Alexander Pope Essay 1

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  • Topic: Alexander Pope, Poetry, The Rape of the Lock
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Alexander Pope
Alexander Pope is the greatest poet of the neoclassical period. He is best known for his satirical verse and for his translation of Homer. He preached correctness in literary composition, the filling and polishing of phrases and lines until perfection is reached. An Essay on Criticism is one Pope’s first major poems written. It is written in the rhyming verse called heroic couplets. The favorite verse form for the neoclassical poets was the rhymed couplet, which reached its greatest sophistication in heroic couplet of Pope. At the time the poem was published, the heroic couplet style was a moderately new genre of poetry, and Pope's most ambitious work. An Essay on Criticism was an attempt to identify and refine his own positions as a poet and critic. The poem was said to be a response to an ongoing debate on the question of whether poetry should be natural, or written according to predetermined artificial rules inherited from the classical past. The poem commences with a discussion of the rules of taste which ought to govern poetry, and which enable a critic to make sound critical judgments. Judgments are partial, and true taste is as rare as true genius, so Pope sets some rules to follow in order to reach perfection. The first rule is following Nature. Nature in the neoclassical theory means a rational and comprehensible moral order in the universe, demonstrating God's providential design, and it is permanently true. First follow NATURE, and your Judgment frame

By her just Standard, which is still the same:
The second rule is to learn from the old, which means the precepts of poetry and criticism set down by the classical Greek and Roman authors or imitate their literature. Those RULES of old discover'd, not devis'd,

Are Nature still, but Nature Methodiz'd;
This is typical to the neoclassical spirit; which sought to revive the ideals of the Roman and Greek originals. It is also typical with Pope’s fascination with the Greek, especially Homer. Hear how learn'd Greece her useful Rules indites,

When to repress, and when indulge our Flights:
In it Pope comments, too, upon the authority which ought properly to be accorded to the classical authors who dealt with the subject. He also identifies the main flaws a critic is prone to, and therefore the greatest obstacles to good criticism. The first flaw is pride, which is considered to be the biggest pitfall. The second is the little learning which makes critics exposed to pride, by making them think they know more than they do. A little Learning is a dang'rous Thing;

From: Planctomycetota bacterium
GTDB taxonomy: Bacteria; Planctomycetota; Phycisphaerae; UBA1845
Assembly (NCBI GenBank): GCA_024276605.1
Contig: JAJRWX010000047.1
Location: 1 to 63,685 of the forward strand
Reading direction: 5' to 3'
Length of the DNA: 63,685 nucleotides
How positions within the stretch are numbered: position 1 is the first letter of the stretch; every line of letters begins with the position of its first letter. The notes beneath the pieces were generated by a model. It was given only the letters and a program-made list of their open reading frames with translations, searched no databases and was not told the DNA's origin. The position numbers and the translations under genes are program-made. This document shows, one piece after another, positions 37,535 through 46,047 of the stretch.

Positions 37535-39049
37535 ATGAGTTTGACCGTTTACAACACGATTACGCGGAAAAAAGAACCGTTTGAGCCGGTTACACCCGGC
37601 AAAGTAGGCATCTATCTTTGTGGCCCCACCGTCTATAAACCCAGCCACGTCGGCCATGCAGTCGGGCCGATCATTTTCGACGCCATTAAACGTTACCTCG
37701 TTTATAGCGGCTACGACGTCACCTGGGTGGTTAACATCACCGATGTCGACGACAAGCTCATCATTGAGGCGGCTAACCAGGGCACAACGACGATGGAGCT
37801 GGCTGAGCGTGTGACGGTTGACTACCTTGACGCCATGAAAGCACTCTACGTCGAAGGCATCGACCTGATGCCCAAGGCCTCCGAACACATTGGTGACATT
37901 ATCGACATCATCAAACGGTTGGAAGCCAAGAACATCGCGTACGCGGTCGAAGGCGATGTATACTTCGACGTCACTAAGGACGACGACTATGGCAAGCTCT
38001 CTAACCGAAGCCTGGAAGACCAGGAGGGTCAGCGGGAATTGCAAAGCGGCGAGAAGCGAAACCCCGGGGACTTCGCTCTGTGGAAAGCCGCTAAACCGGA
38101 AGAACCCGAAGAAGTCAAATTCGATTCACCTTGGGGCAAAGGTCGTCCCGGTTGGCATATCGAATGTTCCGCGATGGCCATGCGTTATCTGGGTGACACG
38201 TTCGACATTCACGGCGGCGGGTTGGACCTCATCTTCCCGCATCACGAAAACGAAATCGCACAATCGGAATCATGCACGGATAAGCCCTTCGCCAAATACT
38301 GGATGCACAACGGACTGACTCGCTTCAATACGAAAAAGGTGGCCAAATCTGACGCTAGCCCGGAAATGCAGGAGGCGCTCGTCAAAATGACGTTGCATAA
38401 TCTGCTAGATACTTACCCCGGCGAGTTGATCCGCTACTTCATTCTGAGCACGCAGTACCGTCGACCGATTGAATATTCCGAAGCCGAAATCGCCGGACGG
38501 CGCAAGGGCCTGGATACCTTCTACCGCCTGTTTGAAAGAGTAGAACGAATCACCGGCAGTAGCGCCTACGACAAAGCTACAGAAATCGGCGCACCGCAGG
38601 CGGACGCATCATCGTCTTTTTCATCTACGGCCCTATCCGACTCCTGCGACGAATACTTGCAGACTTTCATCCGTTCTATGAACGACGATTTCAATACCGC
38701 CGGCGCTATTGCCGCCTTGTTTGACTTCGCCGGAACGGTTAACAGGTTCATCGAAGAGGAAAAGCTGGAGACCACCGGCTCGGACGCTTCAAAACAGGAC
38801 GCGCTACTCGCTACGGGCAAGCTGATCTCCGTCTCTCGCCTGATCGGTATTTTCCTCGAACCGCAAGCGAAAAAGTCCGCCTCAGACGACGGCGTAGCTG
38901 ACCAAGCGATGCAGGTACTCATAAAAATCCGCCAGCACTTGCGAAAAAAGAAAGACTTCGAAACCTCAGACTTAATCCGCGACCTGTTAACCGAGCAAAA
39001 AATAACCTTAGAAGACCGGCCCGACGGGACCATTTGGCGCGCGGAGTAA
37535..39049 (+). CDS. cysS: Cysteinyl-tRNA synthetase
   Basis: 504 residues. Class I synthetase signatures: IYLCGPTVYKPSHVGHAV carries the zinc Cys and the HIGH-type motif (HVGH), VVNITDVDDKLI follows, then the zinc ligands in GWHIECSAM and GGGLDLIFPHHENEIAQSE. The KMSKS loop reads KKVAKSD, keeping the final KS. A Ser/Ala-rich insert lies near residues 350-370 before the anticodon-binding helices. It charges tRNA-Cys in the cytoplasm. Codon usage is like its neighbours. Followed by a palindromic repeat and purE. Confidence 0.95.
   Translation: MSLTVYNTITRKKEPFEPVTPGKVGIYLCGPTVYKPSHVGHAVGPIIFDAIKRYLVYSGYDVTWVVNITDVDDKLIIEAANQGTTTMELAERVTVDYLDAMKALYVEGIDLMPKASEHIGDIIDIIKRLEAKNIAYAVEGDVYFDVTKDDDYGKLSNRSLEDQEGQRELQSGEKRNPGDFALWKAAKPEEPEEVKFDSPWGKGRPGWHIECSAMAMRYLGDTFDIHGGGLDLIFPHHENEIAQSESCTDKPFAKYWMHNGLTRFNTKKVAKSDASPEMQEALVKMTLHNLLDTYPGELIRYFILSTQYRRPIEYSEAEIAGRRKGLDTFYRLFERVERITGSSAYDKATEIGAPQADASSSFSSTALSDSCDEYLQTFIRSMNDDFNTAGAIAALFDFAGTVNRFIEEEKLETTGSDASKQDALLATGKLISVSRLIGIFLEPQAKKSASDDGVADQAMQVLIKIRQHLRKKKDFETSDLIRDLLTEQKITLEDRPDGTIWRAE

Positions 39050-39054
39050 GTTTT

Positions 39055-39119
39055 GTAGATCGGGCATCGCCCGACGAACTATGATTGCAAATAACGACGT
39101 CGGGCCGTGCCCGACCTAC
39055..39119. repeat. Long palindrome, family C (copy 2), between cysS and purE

Drink deep, or taste not the Pierian Spring
Other flaws include: a love of parts, which means emphasizing one aspect of a poem at the expense of all others; love of extremes; judging authors according to the opinions of others rather than the merit of the work; and valuing only those works which agree with one's own point of view, are written by member of one's own party, are written by friends, etc. He concludes (in an apparent attempt to reconcile the opinions of the advocates and opponents of rules) that the rules of the ancients are in fact identical with the rules of Nature: poetry and painting, that is, like religion and morality, actually reflect natural law. This work is thoroughly representative both of Pope and of his period. The substance of the poem is not original with Pope but is a restatement of the ideas of the Greek Aristotle, the Roman Horace, especially of the French critic Boileau, who was Pope's earlier contemporary, and of various other critical authorities, French and English. Translations of the Iliad

Pope had been fascinated by Homer since childhood. His translation of the Iliad appeared between 1715 and 1720. It was his greatest achievement as a translator. It was acclaimed by Samuel Johnson as "a performance which no age or nation could hope to equal" (although the classical scholar Richard Bentley wrote: "It is a pretty poem, Mr. Pope, but you must not call it...
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